Want to know what side dishes go with lamb chops, good sauces for grilling chicken, or what fish you can sub for salmon? Try Ask InstaCart. The online grocery delivery service, which already has a ChatGPT plug-in, is rolling out the feature blending its own AI and ChatGPT-capabilities. It anticipates your preferences and reminds you of what you need based on your shopping history.
Others to try:
- Mealime creates personalized recipe menu and grocery list based on your dietary preferences; it’s free with a $2.99 premium version.
- Paprika offers recipe and grocery-managing tools for one-time fees, not a subscription.
- The free Anylist app helps you create sharable shopping lists, collect and organize your recipes and make notes on prices and coupons.
- Foodcombo.com will send you recipes based on what you tell it is in your fridge and pantry.
Some apps can even integrate with your kitchen. With certain smart Whirlpool appliances, you can send pictures of what’s in your fridge to the Yummly meal-prep app and get recipes based on what you already have. The app can also send cooking instructions directly to a smart oven.
You can give a chatbot a workout by asking it to create a fitness program for you. Prompt it with your age, gender and goals such as weight loss, muscle strength or cardiovascular health.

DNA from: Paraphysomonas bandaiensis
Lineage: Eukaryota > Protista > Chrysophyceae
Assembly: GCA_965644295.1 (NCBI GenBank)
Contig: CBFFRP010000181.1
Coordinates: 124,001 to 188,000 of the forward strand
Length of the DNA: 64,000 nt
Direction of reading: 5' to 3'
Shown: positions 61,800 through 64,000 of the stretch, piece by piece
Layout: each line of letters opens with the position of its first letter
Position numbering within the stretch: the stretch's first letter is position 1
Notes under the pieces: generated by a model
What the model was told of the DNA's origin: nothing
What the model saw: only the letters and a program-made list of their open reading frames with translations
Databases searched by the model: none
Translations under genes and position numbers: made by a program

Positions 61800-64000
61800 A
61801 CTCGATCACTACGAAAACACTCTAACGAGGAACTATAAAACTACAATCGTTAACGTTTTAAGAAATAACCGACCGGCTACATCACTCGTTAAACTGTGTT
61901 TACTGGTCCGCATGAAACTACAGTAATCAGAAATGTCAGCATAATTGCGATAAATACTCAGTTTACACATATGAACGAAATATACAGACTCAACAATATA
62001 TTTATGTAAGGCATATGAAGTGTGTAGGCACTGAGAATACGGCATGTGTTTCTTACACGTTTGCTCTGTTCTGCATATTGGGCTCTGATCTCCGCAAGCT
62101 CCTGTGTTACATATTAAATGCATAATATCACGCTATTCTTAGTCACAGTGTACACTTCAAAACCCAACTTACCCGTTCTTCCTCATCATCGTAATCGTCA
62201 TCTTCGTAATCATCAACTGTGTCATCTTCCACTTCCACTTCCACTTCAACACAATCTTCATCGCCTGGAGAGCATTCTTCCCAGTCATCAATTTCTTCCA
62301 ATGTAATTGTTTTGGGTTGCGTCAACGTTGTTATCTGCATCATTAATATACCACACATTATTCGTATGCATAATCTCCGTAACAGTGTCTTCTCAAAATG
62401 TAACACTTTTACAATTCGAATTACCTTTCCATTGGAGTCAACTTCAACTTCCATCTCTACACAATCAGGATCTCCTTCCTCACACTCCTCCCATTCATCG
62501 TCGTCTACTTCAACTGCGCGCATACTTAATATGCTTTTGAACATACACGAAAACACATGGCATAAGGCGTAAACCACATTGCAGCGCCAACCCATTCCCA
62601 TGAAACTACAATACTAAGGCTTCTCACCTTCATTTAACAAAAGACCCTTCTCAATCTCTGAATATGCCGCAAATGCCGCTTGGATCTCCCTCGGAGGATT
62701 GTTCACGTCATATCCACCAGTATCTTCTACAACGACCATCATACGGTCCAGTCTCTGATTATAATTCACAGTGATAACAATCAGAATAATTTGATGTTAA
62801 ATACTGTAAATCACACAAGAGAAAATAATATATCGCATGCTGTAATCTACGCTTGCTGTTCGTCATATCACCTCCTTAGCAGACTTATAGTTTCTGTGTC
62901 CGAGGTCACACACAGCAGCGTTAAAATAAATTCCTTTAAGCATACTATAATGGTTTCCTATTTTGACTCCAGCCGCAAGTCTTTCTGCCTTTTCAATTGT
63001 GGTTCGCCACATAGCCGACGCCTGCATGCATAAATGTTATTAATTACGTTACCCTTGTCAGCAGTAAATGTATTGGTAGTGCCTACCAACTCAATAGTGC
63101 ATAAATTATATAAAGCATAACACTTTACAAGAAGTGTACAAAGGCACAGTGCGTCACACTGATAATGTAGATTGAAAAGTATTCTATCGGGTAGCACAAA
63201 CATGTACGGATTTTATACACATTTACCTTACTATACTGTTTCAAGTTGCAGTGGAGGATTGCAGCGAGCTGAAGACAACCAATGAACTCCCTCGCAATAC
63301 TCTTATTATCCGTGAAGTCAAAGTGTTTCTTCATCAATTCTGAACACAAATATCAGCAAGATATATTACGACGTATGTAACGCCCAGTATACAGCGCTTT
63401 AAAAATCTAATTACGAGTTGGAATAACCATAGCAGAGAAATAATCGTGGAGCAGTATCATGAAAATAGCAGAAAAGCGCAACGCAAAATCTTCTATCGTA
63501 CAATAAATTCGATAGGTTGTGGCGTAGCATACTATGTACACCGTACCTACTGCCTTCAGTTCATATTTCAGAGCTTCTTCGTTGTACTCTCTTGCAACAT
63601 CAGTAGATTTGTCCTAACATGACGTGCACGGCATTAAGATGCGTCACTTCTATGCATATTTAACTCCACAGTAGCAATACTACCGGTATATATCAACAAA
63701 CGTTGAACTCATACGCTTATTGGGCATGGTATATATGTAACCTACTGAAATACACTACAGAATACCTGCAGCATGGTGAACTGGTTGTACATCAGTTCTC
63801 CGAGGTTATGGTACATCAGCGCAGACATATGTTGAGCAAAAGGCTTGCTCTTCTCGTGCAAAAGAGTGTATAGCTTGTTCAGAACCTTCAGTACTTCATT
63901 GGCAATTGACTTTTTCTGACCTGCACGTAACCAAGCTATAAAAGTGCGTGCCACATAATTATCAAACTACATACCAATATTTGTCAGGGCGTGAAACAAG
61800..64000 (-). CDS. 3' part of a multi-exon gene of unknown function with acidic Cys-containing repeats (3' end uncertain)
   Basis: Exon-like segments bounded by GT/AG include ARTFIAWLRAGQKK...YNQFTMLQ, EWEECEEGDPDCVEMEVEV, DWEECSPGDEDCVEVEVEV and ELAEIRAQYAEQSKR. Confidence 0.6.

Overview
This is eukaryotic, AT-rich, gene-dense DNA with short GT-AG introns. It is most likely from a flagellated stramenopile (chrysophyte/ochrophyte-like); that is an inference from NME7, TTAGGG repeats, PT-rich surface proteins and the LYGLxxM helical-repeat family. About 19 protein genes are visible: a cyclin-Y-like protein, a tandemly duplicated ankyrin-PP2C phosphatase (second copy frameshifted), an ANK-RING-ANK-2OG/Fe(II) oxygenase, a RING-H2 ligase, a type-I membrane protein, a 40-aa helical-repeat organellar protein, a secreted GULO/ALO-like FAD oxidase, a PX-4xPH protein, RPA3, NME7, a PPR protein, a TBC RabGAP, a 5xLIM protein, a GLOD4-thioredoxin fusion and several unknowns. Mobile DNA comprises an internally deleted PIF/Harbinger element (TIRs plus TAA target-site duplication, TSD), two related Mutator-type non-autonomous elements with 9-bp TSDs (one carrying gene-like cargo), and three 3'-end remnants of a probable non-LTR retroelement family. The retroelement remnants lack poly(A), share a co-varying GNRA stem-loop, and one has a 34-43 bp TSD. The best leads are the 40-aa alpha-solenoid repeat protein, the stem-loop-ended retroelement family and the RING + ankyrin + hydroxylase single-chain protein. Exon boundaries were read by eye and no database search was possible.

However, AI software already powers plenty of fitness apps to create personalized workouts, says Barbi Walker-Walsh, 57, a flight attendant, journalist and gym enthusiast living in Tempe, Arizona.
“I’ve been using FitnessAI for years. The app uses artificial intelligence to create workouts based on input from users,” Walker-Walsh told Money Talks News. “I let it tailor workouts for me rather than piecing one together a la carte. Using FitnessAI has cut down on wasted time and frustration at the gym.”
Among other AI-driven fitness apps are:
Subscriptions typically run around $80 to $130 a year depending on the app. That is a fraction of the average range of $250 to $400 a month for two one-hour sessions a week with a human personal trainer.
Travelers are experimenting with chatbots to create itineraries and find cheap transportation.
The Points Guy travel website’s Jordan Waller called his use of ChatGPT to plan a trip to Lisbon a mixed bag. However, digital-nomad coach and avid traveler Madison Rolley took to TikTok to say the chatbot “spit out gold” for developing a two-week European itinerary for around $1,000 a person.